Cicely Tyson is finally getting an Oscar. The 93-year-old, who was nominated for a statuette once before in 1973 for her performance in Sounder, has been announced as one of the recipients of this year’s Honorary Awards.
She’ll be recognized alongside publicist Marvin Levy and composer Lalo Schifrin, a six-time nominee for films like Cool Hand Luke and The Amityville Horror. In addition, producing power duo Kathleen Kennedy (who also runs Lucasfilm) and Frank Marshall will be given the Irving G. Thalberg Memorial Award. The Governors Awards will take place on November 18.
“Choosing the honorees for its awards each year is the happiest of all the Board of Governors’ work,” Academy President John Bailey said in a statement. “And this year, its selection of five iconic artists was made with universal acclaim by the Academy’s 54 spirited governors.”
Marshall celebrated the recognition on Twitter, writing that he and Kennedy, who have been married for the last 30 years, were “deeply honored.”
“Thanks for all the good wishes, it will be a grand celebration!” he wrote.
This year’s batch is a varied group, comprising a fascinating array of figures who make movies tick. Tyson is the sole performer of the bunch. The actress has been making waves since her career kicked off in 1957, quickly breaking boundaries with turns in projects like Roots, Fried Green Tomatoes, and The Autobiography of Miss Jane Pittman—a TV movie that would go on to inspire an aspiring thespian named Viola Davis. Davis and Tyson would later work together on How to Get Away with Murder. The awards Tyson has won already run the gamut: a Tony, multiple Emmys, and even a Presidential Medal of Freedom. She will again make history at the Governors Awards, as she is the first black woman to receive an Oscar in the honorary award category.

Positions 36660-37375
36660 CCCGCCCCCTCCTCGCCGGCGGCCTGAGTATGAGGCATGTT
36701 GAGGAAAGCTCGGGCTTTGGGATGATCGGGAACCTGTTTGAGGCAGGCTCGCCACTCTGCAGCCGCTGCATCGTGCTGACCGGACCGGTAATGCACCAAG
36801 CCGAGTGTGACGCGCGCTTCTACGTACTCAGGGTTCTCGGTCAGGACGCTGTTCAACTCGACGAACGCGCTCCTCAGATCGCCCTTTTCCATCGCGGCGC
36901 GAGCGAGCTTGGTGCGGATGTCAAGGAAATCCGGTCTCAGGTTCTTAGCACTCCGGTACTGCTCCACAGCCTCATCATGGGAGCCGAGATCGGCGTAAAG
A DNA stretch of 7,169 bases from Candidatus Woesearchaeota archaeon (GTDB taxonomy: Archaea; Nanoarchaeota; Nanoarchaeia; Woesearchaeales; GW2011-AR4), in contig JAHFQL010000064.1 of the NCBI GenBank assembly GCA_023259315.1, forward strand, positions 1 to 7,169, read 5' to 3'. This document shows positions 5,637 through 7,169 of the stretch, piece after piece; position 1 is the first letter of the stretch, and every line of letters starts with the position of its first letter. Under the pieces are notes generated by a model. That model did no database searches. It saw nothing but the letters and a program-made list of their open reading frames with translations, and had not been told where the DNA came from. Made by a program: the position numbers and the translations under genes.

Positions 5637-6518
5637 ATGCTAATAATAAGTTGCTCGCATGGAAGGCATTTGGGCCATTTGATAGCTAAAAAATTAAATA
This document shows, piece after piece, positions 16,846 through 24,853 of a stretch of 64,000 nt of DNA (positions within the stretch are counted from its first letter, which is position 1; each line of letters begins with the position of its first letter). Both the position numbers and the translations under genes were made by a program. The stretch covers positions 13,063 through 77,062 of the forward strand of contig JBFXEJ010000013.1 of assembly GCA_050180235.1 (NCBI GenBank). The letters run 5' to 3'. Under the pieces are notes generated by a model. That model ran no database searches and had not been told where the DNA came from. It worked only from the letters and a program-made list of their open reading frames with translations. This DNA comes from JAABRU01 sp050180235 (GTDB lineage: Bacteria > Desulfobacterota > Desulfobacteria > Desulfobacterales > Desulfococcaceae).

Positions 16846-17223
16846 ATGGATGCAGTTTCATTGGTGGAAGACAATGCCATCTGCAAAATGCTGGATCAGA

Like the rest of her fellow awardees, this will be the first Oscar for Tyson. Like Schifrin, Kennedy and Marshall have been nominated a handful of times for a variety of best-picture contenders, including The Sixth Sense and The Color Purple—though they have never managed to clinch the category (not yet, anyway). Levy, who has worked on campaigns for several Steven Spielberg movies stretching all the way back to Close Encounters of the Third Kind, will be the first publicist to win this Oscar.